Welcome to Volume 22, Number 4 of the FabTime Cycle Time Management Newsletter. In this issue we have an announcement about a promotion for Jean Paul Tu, now Principal Engineer for FabTime and another about the Fab Owners Alliance. We also share a few recent news stories from Jennifer’s LinkedIn feed. Our FabTime software tip of the month is about customizing data tables using our relatively new data table engine, Ag-grid. We also introduce a new subscriber discussion topic about the application of critical ratio dispatching to wafer fabs.
In response to the continuing chip shortage, we’ve seen interest in understanding and improving fab performance from many quarters. In our main article we return to basics, discussing the three fundamental drivers of wafer fab cycle time, with added detail from our cycle time management course. We hope you’ll consider sharing this article with others.
Welcome to Volume 22, Number 3 of the FabTime Cycle Time Management Newsletter. We hope you’re enjoying summer wherever you are and are finding the chip shortage positive for your business’ bottom line. In this issue we have announcements about some FabTime staffing changes and delivery of our cycle time management course, as well as some highlights from industry news that Jennifer has been sharing on LinkedIn. We also have subscriber discussion about lot splitting for 300mm fabs and managing during a supply crunch.
In our main article, we discuss the impact of rework on fab cycle time, a topic that we have not previously addressed in the newsletter. We share a companion software tip on how to estimate the percentage of rework in FabTime.
Welcome to Volume 22, Number 2 of the FabTime Cycle Time Management Newsletter. In this issue we have a few links from Jennifer’s LinkedIn, but no other announcements. Our software tip of the month is about using FabTime to identify possible instances of soft dedication in the fab. We have subscriber discussion about WIP Utilization %, sending SMS email to Japanese cell phones, breaking up maintenance events, managing SPC in a shared fab environment, and paying off technical debt.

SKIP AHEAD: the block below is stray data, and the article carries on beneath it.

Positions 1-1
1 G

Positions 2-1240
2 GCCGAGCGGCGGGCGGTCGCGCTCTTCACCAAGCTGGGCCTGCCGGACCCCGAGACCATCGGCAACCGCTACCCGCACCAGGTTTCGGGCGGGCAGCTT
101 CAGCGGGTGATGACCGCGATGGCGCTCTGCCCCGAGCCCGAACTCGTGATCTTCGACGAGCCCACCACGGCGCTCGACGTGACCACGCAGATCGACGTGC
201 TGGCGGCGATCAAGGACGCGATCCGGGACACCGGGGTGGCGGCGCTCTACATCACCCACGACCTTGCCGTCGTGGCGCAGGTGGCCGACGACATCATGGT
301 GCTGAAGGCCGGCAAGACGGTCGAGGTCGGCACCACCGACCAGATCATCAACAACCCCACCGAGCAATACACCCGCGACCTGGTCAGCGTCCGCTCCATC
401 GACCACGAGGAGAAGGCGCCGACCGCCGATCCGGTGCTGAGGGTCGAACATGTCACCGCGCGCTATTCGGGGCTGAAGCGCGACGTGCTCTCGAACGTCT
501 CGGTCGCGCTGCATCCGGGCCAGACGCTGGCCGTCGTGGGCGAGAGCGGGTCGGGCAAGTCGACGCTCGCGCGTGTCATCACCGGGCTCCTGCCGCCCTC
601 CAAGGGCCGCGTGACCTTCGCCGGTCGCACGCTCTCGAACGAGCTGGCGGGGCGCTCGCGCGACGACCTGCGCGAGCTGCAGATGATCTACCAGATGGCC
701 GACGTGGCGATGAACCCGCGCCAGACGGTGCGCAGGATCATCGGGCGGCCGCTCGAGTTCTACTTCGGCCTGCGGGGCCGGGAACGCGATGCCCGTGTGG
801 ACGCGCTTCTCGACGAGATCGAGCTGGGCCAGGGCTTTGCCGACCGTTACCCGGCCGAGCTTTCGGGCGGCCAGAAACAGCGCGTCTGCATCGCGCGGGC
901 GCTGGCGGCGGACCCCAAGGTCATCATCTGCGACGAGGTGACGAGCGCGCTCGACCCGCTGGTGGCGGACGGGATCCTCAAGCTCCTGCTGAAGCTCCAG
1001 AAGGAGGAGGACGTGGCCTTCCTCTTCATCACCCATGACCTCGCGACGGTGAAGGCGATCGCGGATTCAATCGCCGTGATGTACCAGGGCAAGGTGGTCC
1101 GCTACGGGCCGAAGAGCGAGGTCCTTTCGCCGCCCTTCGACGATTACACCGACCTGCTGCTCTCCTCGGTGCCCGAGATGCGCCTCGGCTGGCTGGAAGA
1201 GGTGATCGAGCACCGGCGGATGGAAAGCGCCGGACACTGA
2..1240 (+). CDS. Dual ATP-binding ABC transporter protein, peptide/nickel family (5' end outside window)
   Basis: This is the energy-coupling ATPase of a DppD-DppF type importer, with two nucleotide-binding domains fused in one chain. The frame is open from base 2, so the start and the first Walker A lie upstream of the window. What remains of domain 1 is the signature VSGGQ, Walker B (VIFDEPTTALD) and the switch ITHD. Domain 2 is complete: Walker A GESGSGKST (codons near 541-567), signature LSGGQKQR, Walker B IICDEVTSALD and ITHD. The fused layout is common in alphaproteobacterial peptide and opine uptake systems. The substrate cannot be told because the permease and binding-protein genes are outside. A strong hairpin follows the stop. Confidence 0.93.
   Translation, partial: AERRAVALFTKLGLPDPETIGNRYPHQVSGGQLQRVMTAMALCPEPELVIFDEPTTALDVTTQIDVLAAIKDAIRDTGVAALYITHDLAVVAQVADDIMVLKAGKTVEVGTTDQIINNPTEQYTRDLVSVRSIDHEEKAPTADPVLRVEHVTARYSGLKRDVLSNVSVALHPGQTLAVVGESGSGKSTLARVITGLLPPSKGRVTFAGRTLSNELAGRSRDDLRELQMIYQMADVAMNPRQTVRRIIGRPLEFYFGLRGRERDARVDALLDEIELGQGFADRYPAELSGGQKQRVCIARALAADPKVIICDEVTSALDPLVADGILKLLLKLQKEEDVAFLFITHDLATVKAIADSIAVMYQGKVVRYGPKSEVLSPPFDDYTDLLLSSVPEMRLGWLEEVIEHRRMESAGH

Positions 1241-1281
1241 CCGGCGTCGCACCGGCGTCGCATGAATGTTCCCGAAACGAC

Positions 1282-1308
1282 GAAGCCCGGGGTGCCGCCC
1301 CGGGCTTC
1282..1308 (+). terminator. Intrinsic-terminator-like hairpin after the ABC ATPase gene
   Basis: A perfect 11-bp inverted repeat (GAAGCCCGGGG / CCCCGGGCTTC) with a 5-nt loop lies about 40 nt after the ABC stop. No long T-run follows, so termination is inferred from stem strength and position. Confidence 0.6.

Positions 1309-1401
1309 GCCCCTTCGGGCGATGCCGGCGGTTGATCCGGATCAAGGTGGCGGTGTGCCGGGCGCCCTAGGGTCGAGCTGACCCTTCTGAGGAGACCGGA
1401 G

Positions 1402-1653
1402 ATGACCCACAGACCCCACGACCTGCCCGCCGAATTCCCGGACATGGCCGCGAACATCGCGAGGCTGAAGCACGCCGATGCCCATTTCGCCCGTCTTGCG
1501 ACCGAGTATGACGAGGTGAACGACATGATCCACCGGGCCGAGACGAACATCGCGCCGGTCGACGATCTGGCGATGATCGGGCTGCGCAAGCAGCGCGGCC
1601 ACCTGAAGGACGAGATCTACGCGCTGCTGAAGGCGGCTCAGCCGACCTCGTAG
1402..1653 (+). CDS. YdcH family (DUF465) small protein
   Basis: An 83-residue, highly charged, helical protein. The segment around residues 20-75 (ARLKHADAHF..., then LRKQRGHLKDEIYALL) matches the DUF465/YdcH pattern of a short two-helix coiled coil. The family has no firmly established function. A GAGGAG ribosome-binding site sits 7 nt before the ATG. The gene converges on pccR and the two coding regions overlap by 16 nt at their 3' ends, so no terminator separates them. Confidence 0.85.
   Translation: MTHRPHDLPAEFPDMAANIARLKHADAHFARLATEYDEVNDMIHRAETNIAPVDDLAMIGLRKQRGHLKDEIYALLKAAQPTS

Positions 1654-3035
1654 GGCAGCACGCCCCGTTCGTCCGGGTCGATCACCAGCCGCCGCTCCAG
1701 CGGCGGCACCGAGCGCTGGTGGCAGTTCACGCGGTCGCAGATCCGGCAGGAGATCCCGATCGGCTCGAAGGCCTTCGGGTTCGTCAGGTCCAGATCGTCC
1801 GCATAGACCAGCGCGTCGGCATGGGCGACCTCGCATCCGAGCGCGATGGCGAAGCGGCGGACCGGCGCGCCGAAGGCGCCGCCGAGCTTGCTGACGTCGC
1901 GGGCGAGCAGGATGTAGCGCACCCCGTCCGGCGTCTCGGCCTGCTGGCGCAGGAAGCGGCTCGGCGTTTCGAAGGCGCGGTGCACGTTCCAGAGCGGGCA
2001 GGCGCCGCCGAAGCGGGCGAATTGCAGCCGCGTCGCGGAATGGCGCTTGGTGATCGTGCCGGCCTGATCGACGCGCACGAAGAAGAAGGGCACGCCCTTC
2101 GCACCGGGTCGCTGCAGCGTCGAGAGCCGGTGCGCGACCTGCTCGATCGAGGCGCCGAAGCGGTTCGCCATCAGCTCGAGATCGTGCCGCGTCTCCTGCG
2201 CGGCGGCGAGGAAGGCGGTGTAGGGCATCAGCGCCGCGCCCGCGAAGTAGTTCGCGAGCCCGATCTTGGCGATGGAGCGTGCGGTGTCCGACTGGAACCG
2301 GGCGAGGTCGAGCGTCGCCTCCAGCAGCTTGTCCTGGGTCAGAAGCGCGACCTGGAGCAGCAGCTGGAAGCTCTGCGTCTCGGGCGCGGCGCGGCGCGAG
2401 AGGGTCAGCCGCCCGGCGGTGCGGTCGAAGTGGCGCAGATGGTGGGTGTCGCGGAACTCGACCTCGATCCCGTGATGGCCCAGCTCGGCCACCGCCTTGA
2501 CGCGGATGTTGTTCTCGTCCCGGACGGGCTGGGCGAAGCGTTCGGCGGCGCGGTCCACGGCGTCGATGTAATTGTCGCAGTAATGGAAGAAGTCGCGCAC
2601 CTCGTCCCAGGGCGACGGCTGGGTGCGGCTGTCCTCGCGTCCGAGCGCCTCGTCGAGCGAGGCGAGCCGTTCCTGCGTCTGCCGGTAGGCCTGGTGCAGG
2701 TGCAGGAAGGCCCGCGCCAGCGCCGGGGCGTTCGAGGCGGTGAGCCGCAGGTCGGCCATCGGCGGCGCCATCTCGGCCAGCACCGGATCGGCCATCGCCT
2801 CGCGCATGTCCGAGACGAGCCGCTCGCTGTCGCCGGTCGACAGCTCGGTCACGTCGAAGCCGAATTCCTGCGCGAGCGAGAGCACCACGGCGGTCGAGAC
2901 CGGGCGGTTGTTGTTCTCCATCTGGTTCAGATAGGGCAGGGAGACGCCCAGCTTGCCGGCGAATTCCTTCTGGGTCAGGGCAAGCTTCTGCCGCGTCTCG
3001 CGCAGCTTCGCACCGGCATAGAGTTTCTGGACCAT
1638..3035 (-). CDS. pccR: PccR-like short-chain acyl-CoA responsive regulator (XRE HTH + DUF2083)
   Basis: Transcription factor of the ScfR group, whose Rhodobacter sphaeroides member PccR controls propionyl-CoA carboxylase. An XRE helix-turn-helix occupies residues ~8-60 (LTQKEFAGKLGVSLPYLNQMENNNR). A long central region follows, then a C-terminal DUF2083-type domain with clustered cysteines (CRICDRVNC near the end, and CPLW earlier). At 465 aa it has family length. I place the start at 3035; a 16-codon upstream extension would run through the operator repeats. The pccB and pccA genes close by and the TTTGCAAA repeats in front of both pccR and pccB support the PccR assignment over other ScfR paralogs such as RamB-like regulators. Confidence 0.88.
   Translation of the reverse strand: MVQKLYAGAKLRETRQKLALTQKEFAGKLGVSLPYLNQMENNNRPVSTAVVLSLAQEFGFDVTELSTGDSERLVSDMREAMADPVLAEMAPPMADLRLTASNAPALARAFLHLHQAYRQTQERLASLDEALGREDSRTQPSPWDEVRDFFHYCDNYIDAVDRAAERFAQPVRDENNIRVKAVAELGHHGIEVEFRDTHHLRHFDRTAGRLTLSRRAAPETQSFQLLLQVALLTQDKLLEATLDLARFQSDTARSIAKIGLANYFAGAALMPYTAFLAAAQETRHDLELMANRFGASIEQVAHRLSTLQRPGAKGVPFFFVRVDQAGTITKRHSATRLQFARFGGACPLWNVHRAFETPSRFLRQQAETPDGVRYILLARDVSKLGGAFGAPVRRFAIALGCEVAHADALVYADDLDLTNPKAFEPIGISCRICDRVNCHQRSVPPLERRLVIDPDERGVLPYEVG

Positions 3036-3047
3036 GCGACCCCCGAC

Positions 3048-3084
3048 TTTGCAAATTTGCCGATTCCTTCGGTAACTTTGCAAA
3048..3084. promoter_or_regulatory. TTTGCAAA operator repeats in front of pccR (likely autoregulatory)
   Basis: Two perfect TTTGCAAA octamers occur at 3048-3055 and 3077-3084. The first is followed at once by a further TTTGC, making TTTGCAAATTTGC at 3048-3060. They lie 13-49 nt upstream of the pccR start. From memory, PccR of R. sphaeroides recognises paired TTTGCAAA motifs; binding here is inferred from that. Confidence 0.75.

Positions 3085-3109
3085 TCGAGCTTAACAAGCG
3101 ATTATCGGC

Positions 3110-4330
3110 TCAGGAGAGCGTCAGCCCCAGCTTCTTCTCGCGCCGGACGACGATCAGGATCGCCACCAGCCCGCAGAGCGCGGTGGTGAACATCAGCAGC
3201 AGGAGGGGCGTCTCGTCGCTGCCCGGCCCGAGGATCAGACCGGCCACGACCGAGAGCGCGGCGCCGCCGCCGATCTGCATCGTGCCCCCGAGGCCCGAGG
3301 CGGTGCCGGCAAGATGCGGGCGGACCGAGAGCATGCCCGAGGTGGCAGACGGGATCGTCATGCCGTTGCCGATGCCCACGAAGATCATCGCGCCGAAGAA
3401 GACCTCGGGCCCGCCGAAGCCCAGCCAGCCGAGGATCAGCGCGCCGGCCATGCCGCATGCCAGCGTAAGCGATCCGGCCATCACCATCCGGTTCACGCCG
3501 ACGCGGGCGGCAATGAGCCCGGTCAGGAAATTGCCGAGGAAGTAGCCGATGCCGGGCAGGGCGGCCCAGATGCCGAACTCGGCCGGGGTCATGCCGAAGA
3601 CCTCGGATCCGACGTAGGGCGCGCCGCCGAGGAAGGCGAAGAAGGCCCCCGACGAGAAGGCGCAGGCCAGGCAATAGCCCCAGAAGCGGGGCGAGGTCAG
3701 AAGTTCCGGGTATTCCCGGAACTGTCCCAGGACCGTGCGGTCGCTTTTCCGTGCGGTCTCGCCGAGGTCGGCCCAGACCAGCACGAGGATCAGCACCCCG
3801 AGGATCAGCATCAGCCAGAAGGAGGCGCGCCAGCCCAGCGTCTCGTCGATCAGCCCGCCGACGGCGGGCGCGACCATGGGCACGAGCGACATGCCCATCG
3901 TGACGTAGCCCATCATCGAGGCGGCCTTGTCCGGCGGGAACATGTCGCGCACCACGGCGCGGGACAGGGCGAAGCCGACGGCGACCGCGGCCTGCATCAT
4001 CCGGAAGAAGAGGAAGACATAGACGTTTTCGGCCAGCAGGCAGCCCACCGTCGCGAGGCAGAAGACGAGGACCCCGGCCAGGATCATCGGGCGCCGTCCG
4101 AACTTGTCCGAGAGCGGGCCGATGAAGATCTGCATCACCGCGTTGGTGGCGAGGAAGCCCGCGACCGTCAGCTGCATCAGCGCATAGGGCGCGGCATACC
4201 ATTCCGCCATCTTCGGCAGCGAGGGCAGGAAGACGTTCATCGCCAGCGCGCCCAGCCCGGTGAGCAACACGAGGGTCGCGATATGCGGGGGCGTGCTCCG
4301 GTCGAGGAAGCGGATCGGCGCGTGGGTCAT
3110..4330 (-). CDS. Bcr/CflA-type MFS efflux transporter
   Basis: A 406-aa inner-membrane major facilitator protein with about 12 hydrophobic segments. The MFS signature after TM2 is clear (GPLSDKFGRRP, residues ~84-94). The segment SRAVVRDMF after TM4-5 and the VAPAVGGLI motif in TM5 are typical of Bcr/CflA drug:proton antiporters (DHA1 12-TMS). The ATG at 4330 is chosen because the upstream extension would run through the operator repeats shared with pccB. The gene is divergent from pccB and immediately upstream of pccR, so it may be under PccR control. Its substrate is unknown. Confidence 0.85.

Our main article was inspired by the many reports we’ve seen and heard lately of fabs facing capacity and cycle time challenges. We’ve spent 20+ years thinking and teaching about ways to improve cycle time for existing fabs. We’ve always closed our cycle time course with a list of our top ten recommendations. Most of these have been covered in past newsletters, but we thought there would be value in a single article that describes all ten. We hope you find these recommendations useful.
Welcome to Volume 22, Number 1 of the FabTime Cycle Time Management Newsletter. This is the first issue of 2021. In this issue we have an announcement about our new FabTime user interface, a call for papers for the TSIA Joint Symposium, a quick announcement about delivery of sessions of our cycle time management course, and a couple of news links from Jennifer’s LinkedIn.
One of the main topics of our course, downtime, particularly scheduled downtime, is the primary theme of this month’s issue. Our software tip of the month is about using our new Green-to-Green charts (G2G) to identify cases where you might be grouping PMs. In our main article, we discuss why grouping PMs isn’t a good idea for cycle time, and why G2G is a useful metric for monitoring downtime instances. We also have subscriber discussion about dedicating weekends to maintenance events, analyzing failures for time-of-day patterns, and comparing OEE across fabs.
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